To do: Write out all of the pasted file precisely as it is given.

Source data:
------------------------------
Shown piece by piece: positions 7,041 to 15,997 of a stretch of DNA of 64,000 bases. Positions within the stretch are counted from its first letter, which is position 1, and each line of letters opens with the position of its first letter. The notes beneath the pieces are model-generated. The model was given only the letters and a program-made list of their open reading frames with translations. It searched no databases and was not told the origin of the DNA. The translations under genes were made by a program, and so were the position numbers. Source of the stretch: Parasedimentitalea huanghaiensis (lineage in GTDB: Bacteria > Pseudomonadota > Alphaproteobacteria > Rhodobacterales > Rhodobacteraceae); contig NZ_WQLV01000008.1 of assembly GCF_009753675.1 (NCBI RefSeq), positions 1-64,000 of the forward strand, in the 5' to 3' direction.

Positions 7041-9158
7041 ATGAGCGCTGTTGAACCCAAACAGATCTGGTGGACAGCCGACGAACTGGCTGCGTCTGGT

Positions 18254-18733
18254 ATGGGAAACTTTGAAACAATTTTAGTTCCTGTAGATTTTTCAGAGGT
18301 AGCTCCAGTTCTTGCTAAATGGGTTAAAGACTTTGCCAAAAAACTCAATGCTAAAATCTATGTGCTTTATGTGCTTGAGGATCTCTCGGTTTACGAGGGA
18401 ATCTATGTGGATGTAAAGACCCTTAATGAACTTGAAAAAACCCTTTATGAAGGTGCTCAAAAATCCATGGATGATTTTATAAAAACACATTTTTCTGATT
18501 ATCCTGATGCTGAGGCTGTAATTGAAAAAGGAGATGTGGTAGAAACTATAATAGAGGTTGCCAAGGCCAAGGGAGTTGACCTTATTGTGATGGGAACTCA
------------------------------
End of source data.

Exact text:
Shown piece by piece: positions 7,041 to 15,997 of a stretch of DNA of 64,000 bases. Positions within the stretch are counted from its first letter, which is position 1, and each line of letters opens with the position of its first letter. The notes beneath the pieces are model-generated. The model was given only the letters and a program-made list of their open reading frames with translations. It searched no databases and was not told the origin of the DNA. The translations under genes were made by a program, and so were the position numbers. Source of the stretch: Parasedimentitalea huanghaiensis (lineage in GTDB: Bacteria > Pseudomonadota > Alphaproteobacteria > Rhodobacterales > Rhodobacteraceae); contig NZ_WQLV01000008.1 of assembly GCF_009753675.1 (NCBI RefSeq), positions 1-64,000 of the forward strand, in the 5' to 3' direction.

Positions 7041-9158
7041 ATGAGCGCTGTTGAACCCAAACAGATCTGGTGGACAGCCGACGAACTGGCTGCGTCTGGT

Positions 18254-18733
18254 ATGGGAAACTTTGAAACAATTTTAGTTCCTGTAGATTTTTCAGAGGT
18301 AGCTCCAGTTCTTGCTAAATGGGTTAAAGACTTTGCCAAAAAACTCAATGCTAAAATCTATGTGCTTTATGTGCTTGAGGATCTCTCGGTTTACGAGGGA
18401 ATCTATGTGGATGTAAAGACCCTTAATGAACTTGAAAAAACCCTTTATGAAGGTGCTCAAAAATCCATGGATGATTTTATAAAAACACATTTTTCTGATT
18501 ATCCTGATGCTGAGGCTGTAATTGAAAAAGGAGATGTGGTAGAAACTATAATAGAGGTTGCCAAGGCCAAGGGAGTTGACCTTATTGTGATGGGAACTCA